Bauer calls the GOP Pres. and VP candidates to task

By Nicholas Sanchez
web posted October 23, 2000

Ann Coulter

Ann Coulter, the provocative writer and thinker for Human Events, has for a longtime been a not-so-subtle cheerleader for Republican presidential nominee, Governor George W. Bush. Ms. Coulter views W., as do a good number of Americans (including me): likable, self-effacing, and certainly a credible candidate for the Presidency of the United States. However, Ms. Coulter's ebullience over that which is the George W. Bush candidacy has also led her to some see attributes in Mr. Bush that are lost on the rest of America (especially me): namely, that W. is "Reaganesque."

As I am not one to make the Sign of the Cross three times before uttering the name Ronald Wilson Reagan, I believe that I am objective enough to say that I recognize that Mr. Reagan had a grand stature about him. Reagan's "gravitas", if you will please excuse the use of this overused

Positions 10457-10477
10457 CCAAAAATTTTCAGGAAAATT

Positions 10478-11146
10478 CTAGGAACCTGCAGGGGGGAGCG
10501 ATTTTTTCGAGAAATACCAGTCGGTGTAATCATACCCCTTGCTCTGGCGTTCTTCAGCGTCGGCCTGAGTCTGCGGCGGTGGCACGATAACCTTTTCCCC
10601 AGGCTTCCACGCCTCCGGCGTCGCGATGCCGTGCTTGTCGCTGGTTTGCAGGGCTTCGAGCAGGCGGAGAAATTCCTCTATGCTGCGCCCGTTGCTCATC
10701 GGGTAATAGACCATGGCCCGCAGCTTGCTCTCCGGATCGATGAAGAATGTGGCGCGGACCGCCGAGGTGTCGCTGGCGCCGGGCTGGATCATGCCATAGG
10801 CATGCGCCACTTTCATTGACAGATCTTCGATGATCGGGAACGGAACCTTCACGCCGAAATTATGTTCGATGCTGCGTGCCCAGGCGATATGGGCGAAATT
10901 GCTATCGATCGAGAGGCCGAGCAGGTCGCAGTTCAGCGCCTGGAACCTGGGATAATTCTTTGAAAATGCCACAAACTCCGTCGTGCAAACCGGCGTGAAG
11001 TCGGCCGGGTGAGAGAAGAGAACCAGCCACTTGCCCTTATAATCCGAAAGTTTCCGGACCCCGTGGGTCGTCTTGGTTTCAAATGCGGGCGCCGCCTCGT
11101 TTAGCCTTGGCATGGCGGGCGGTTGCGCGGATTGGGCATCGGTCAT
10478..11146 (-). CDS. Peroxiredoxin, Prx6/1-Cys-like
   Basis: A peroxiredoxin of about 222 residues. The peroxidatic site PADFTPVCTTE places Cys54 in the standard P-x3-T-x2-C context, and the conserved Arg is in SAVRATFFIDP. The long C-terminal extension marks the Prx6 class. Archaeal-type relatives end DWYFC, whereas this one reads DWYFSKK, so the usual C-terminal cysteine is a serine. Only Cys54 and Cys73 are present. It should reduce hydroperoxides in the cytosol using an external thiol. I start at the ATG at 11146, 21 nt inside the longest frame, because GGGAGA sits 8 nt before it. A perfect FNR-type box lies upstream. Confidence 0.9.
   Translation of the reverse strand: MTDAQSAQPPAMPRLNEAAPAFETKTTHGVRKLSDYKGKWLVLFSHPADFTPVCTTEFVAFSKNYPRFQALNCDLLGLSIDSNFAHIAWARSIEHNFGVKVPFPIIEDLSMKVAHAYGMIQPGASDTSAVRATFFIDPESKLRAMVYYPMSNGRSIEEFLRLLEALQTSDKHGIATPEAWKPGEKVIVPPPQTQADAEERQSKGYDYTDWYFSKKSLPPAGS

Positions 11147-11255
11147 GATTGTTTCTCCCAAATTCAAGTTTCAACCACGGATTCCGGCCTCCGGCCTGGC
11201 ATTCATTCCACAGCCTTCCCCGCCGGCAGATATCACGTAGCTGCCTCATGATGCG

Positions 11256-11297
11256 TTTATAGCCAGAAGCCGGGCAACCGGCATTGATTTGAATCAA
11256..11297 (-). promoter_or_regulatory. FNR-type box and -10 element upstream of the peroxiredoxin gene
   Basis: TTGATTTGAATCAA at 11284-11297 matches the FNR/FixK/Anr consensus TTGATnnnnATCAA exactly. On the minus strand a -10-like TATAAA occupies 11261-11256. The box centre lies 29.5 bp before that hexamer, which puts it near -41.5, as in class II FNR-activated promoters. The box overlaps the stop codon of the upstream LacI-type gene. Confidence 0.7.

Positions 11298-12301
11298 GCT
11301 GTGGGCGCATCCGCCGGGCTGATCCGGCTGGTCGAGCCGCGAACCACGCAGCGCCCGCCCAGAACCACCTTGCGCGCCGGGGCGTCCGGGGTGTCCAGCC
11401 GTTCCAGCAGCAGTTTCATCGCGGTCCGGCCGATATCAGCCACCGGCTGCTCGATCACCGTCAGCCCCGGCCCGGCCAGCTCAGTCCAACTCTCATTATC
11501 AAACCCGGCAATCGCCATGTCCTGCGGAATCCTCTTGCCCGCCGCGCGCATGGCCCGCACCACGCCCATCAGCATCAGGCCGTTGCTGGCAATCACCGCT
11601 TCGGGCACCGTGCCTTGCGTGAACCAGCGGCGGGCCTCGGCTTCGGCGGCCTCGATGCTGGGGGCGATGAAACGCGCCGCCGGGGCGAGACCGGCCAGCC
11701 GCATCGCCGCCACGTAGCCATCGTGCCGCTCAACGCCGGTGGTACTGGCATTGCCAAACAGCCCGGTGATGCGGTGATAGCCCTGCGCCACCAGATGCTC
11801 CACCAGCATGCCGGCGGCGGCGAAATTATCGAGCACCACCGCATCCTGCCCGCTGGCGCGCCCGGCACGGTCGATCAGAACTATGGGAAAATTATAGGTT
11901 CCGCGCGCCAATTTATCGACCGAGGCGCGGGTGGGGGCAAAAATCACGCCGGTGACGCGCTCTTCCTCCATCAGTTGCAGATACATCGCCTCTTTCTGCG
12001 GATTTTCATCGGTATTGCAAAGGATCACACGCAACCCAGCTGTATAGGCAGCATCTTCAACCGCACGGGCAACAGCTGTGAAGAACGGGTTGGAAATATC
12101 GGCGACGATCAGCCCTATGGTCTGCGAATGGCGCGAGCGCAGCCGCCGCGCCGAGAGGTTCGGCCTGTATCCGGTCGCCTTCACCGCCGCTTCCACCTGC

expression, certainly makes Mr. Bush – and Albert Gore, for that matter – look like a child trying to play a grownup's game. And any comparison between the two men – aside from the fact that they are both U.S. citizens and have served as governors of very large states – is laughable.

However, W. is Coulter's man. And as lovers see through filtered eyes, so do hipster politicos who have tied themselves to a political candidate. Should you dare to criticize Bush, you will quickly feel the sharp sting of Ms. Coulter's words as she protects "her man", with every bit the enthusiasm of a high school girl cheering on her boyfriend.

Back in August of 1999, when questions were then circling around as to whether or not W. had ever used cocaine, Coulter blasted those who would bring up such questions and advised the Governor to keep his mouth shut on the matter. Read: Bush can do no wrong, and shut up … we have an election to win; we can read the fine print on this package after January 20, 2001.

This attitude of Ms. Coulter has continued on unabated. And like the Grand Inquisitor, she has cast out heretics on the right who dare to utter even the mildest objection to the way George Bush and his running mate, Dick Cheney, have handled themselves during the campaign. The most recent object of Ms. Coulter's wrath has been Gary Bauer.